David Bentley Hart explains why God's transcendence over the creation and His immanence within it makes all the difference in the world. This is one reason why the Christian religion is not one religion amongst a smorgasbord of faiths, but the One True Faith before which all other religions are idolatrous perversions of the truth.
Christian thought taught that the world was entirely God's creature, called from nothingness, not out of any need on his part, but by grace; and that the God who is Trinity required nothing to add to his fellowship, bounty, or joy, but created out of love alone.
In a sense, God and world were both set free: God was now understood as fully transcendent of--and therefore immanent within--the created order, and the world was now understood entirely as gift.
And this necessarily altered the relation between humanity and nature. This world, it was now believed, was neither mere base illusion and "dissimilitude," nor a quasi-divine dynamo of occult energies, nor a god, nor a prison. As a gratuitous work of transcendent love it was to be received with gratitude, delighted in as an act of divine pleasure, mourned as a victim of human sin, admired as a radiant manifestation of divine glory, recognized as a fellow creature; it might justly be cherished, cultivated, investigated, enjoyed, but not feared, not rejected as evil or deficient, and certainly not worshipped.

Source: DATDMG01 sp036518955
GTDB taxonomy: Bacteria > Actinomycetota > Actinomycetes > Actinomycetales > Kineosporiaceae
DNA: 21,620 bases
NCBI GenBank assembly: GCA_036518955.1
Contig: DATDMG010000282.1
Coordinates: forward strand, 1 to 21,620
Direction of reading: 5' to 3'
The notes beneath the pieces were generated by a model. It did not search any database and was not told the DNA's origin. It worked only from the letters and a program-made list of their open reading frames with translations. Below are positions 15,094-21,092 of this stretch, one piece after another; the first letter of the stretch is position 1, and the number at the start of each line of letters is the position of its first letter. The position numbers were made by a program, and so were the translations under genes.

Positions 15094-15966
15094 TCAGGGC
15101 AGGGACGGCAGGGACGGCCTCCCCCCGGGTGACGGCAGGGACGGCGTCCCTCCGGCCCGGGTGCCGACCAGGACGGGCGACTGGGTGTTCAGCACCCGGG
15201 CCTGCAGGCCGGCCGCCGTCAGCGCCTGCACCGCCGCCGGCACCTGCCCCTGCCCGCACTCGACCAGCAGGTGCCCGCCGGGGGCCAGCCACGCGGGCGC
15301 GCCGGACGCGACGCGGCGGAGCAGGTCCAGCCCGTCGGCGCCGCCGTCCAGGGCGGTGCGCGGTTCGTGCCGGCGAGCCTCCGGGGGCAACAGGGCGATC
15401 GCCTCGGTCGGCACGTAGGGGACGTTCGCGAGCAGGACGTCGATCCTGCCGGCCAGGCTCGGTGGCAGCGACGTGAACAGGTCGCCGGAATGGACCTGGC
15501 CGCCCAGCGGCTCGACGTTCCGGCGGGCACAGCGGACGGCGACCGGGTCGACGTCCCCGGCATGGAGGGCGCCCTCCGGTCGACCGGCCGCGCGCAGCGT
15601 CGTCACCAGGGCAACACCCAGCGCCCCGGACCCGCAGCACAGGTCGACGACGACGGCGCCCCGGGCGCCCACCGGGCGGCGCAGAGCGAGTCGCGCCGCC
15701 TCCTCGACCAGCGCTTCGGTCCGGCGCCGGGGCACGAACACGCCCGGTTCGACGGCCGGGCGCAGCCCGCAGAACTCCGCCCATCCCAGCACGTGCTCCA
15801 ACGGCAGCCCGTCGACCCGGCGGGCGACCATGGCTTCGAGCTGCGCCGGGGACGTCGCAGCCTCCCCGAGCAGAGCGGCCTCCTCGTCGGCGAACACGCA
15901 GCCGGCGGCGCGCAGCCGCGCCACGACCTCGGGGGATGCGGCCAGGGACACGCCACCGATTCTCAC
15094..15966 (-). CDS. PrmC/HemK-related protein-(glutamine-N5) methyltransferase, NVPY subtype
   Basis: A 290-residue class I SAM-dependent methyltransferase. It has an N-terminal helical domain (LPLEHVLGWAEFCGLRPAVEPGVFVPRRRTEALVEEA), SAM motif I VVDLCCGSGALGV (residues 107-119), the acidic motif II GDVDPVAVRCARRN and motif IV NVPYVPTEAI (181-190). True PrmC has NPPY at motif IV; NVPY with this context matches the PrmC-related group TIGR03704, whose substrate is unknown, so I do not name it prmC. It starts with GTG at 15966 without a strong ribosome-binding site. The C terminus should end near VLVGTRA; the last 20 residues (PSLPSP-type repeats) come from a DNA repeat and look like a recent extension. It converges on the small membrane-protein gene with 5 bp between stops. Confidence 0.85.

In this and other ways the Christian revolution gave Western culture the world simply as world, demystified and so (only seemingly paradoxically) full of innumerable wonders to be explored.
What is perhaps far more important is that it also gave the culture a coherent concept of the human as such, endowed with infinite dignity in all its individual "moments," full of powers and mysteries to be fathomed and esteemed. It provided an unimaginably exalted picture of the human person--made in the divine image and destined to partake of the divine nature--without thereby diminishing or denigrating the concrete reality of human nature, spiritual, intellectual, or carnal.
[David Bentley Hart, Atheist Delusions: The Christian Revolution and Its Fashionable Enemies (New Haven: Yale University Press, 2009), p.212f.]